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3: Productivity in .NET Access 2d Data Matrix barcode in .NET 3: Productivity




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3: Productivity using barcode maker for vs .net control to generate, create data matrix barcode image in vs .net applications. PDF-417 spreading throug Visual Studio .NET ECC200 h the lexicon. Usually only the target item is (successfully) retrieved, which means that the activation of the target must have been strongest.

Now assume that a low frequency complex word enters the speech processing system of the hearer. Given that low frequency items have a low resting activation, access to the whole word representation of this word (if there is a whole word representation available at all) will be rather slow, so that the decomposition route will win the race. If there is no whole word representation available, for example in the case of newly coined words, decomposition is the only way to process the word.

If, however, the complex word is extremely frequent, it will have a high resting activation, will be retrieved very fast and can win the race, even if decomposition is also in principle possible. Let us look at some complex words and their frequencies for illustration. The first problem we face is to determine how frequently speakers use a certain word.

This methodological problem can be solved with the help of large electronic text collections, so-called corpora . Such corpora are huge collections of spoken and written texts which can be used for studies of vocabulary, syntax, semantics, etc., or for making dictionaries.

In our case, we will make use of the British National Corpus (BNC). This is a very large representative collection of texts and conversations from all kinds of sources, which amounts to about one hundred million words, c. 90 million of which are taken from written sources, c.

10 million of which represent spoken language. For reasons of clarity we have to distinguish between the number of different words (the so-called types) and the overall number of words in a corpus (the so-called tokens). The 100 million words of the BNC are tokens, which represent about 940,000 types.

We can look up the frequency of words in the BNC by checking the word frequency list provided by the corpus compilers. The two most frequent words in English, for example, are the definite article the (which occurs about 6.1 million times in the BNC), followed by the verb BE, which (counting all its different forms am, are, be, been, being, is, was, were) has a frequency of c.

4.2 million, meaning that it occurs 4.2 million times in the corpus.

For illustrating the frequencies of derived words in a large corpus let us look at the frequencies of some of the words with the suffix -able as they occur in the BNC. In (2), I give the (alphabetically) first twenty -able derivatives from the word list for the written part of the BNC corpus. Note that the inclusion of the form affable in this list of -.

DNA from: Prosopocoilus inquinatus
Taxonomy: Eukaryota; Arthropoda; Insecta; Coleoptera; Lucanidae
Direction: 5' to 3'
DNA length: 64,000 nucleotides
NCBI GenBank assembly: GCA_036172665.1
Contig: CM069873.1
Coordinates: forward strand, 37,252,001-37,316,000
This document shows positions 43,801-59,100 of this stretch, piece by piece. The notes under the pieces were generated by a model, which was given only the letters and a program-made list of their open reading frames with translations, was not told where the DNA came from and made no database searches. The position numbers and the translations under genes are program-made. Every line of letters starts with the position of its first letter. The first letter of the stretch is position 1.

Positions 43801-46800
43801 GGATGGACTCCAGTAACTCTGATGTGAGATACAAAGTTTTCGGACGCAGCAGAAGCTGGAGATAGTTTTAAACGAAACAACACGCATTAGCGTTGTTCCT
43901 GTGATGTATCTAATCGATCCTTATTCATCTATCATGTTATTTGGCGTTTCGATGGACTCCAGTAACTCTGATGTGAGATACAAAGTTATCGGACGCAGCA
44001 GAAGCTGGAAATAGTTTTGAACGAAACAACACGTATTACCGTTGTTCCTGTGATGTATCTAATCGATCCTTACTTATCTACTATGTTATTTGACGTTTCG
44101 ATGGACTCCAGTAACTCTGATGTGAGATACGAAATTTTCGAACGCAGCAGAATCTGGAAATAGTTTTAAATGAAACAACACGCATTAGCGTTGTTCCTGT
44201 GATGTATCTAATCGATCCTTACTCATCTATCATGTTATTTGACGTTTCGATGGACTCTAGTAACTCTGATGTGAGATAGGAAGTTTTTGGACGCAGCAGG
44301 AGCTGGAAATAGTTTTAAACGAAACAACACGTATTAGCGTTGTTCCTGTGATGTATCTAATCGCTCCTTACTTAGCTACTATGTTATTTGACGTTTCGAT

3: Productivity able derivatives Data Matrix for .NET may be controversial (see chapter 4, section 2, or exercise 4.1.

for a discussion of the methodological problems involved in extracting lists of complex words from a corpus). (2) Frequencies of -able derivatives in the BNC (written corpus) -able derivative abominable absorbable abstractable abusable acceptable accountable accruable achievable acid-extractable actable frequency 84 1 2 1 3416 611 1 176 1 1 -able derivative actionable actualizable adaptable addressable adjustable admirable admissable adorable advisable affable frequency 87 1 230 12 369 468 2 66 516 111. There are huge d ifferences observable between the different -able derivatives. While acceptable has a frequency of 3416 occurrences, absorbable, abusable, accruable, acidextractable, actable and actualizable occur only once among the 90 million words of that sub-corpus. For the reasons outlined above, high frequency words such as acceptable are highly likely to have a whole word representation in the mental lexicon although they are perfectly regular.

To summarize, it was shown that frequency of occurrence plays an important role in the storage, access, and retrieval of both simplex and complex words. Infrequent complex words have a strong tendency to be decomposed. By contrast, highly frequent forms, be they completely regular or not, tend to be stored as whole words in the lexicon.

On the basis of these psycholinguistic arguments, the notion of a nonredundant lexicon should be rejected. But what has all this to do with productivity This will become obvious in the next section, where we will see that (and why) productive processes are characterized by a high proportion of low-frequency words..

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